What Isn’t the Weatherman Telling You?

John Coleman is a TV weathercaster, best known for being one of the founders of The Weather Channel. Nowadays he hangs out at KUSI-TV in San Diego, where he has recently taped a segment on the great hoax of global warming. Coleman’s credentials make him a hero of global warming skeptics, but don’t confuse him with The Weather Channel itself. The Weather Channel’s official position is that greenhouse gas emissions are causing a “significant warming trend”:

The potential exists for the climate to reach a “tipping point,” if it hasn’t already done so, beyond which radical and irreversible changes occur.

They are very careful about not predicting too much, but their statement is 180 degrees different from Coleman’s video clip.

Coleman’s disagreement with the scientific consensus on climate change has been known for some time. As a result, he has said many things that are flat wrong. (Click here for examples.)  

How can such an eminent meteorologist make such egregious errors? It helps to understand—and this is in no way an insult toward meteorologists–he is not a climate scientist. That may not sound like a big difference, but it is. Meteorologists certainly understand weather patterns better than the average person, but they are not expert researchers. They can interpret and report daily trends, but they are not experts on climate change by any stretch of the imagination. A couple analogies from climate scientist Joseph Romm make the difference very clear:

Asking a meteorologist to opine on the climate — or even the cause of recent extreme weather – is like asking your family doctor what the chances are for an avian flu pandemic in the next few years or asking a mid-West sheriff the prospects for nuclear terrorism. The answer might be interesting, but not one I’d like to stake my family’s life on.


Temperature and Carbon Dioxide Since the Last Ice Age

Temperature and Carbon Dioxide Since the Last Ice Age

For those of you who have watched the video and are (rightly) confused or concerned or convinced, here are some facts that may help you sort out the truth:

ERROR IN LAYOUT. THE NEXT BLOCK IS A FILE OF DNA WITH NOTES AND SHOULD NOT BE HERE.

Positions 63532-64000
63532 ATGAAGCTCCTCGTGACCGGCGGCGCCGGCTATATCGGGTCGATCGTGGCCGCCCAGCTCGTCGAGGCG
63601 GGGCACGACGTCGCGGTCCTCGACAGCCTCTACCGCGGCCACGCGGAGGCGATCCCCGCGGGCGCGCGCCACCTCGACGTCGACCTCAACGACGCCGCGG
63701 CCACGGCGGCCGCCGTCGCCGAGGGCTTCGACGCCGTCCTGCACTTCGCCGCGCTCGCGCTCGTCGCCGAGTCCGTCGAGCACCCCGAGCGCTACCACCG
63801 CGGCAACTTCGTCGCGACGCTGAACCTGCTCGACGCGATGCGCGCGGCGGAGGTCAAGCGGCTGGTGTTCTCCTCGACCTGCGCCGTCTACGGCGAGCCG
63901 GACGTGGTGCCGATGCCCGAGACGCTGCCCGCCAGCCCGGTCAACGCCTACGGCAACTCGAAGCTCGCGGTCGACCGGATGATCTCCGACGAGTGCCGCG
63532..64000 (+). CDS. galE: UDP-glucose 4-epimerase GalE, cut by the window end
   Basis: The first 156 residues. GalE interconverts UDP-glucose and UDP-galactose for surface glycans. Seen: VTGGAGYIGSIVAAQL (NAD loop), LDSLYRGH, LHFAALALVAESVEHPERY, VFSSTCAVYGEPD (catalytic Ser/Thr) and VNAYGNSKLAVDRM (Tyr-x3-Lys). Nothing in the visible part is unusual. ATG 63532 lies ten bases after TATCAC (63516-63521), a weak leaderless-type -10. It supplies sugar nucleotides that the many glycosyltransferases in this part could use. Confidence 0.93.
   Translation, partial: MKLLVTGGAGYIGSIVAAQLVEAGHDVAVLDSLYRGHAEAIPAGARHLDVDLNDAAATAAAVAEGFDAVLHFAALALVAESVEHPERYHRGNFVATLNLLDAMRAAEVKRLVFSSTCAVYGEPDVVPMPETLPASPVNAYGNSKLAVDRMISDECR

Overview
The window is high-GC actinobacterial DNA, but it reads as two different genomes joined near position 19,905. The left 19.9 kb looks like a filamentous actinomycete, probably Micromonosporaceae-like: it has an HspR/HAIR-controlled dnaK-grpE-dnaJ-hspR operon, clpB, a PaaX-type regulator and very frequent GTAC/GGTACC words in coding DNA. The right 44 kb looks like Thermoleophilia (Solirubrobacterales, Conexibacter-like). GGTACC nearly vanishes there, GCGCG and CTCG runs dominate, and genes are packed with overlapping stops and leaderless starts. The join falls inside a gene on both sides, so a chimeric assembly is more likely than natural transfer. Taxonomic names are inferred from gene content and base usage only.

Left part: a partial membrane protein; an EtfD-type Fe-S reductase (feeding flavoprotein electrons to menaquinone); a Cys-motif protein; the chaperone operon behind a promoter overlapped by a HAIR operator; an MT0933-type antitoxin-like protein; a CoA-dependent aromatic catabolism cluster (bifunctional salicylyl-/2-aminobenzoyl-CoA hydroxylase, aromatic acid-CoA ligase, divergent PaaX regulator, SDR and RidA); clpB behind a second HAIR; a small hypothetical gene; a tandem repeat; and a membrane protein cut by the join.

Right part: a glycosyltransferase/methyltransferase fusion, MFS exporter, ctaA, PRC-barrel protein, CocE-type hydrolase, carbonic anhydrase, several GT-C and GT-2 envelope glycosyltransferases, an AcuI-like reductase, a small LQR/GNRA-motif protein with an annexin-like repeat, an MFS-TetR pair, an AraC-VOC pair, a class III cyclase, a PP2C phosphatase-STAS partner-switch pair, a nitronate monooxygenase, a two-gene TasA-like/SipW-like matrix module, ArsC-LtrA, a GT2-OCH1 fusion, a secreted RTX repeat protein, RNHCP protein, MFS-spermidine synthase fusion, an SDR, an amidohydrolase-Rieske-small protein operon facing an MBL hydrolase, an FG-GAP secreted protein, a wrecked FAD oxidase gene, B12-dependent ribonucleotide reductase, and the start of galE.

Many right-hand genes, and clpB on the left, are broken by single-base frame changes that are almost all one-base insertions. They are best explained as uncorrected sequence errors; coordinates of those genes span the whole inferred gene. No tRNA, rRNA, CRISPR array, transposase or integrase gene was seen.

Coleman argues that the relative proportion of carbon dioxide emitted by fossil fuel burning is negligible compared to the natural cycle. The carbon dioxide emitted in the natural carbon cycle (by animals exhaling, for example) is then absorbed one-to-one (by plants inspiring, as Coleman acknowledges). Thus there is a natural balance. The planet does not emit any more carbon dioxide than it can absorb, and the net balance of carbon dioxide hanging around in the atmosphere stays the same. Until humans came along. The data is undeniable: For thousands of years, atmospheric concentration of carbon dioxide stayed relatively flat. Since the Industrial Revolution, it has increased exponentially.


Temperature Change and Carbon Dioxide Change

Temperature Change and Carbon Dioxide Change

Coleman looks at a graph of global temperature going back through several Ice Ages and concludes, from a quick glance, that the current warming is part of a natural cycle. Four problems: (1) If you actually study the data mathematically, it predicts that Earth should currently be in a cooling period, which means that something is breaking the natural cycle. (2) All the previous warming jumps occurred once every 100,000 years. Today’s jump is far too fast to fit the previous cycle. (3) Coleman cleverly ignores the fact that all those cycles occurred in almost perfect lockstep with the variation in carbon dioxide. (4) All those past warming increases occurred back when the Earth was on a slightly different orbit, so they are not comparable to today’s situation. Given our current orbit, the present warming increase is not natural.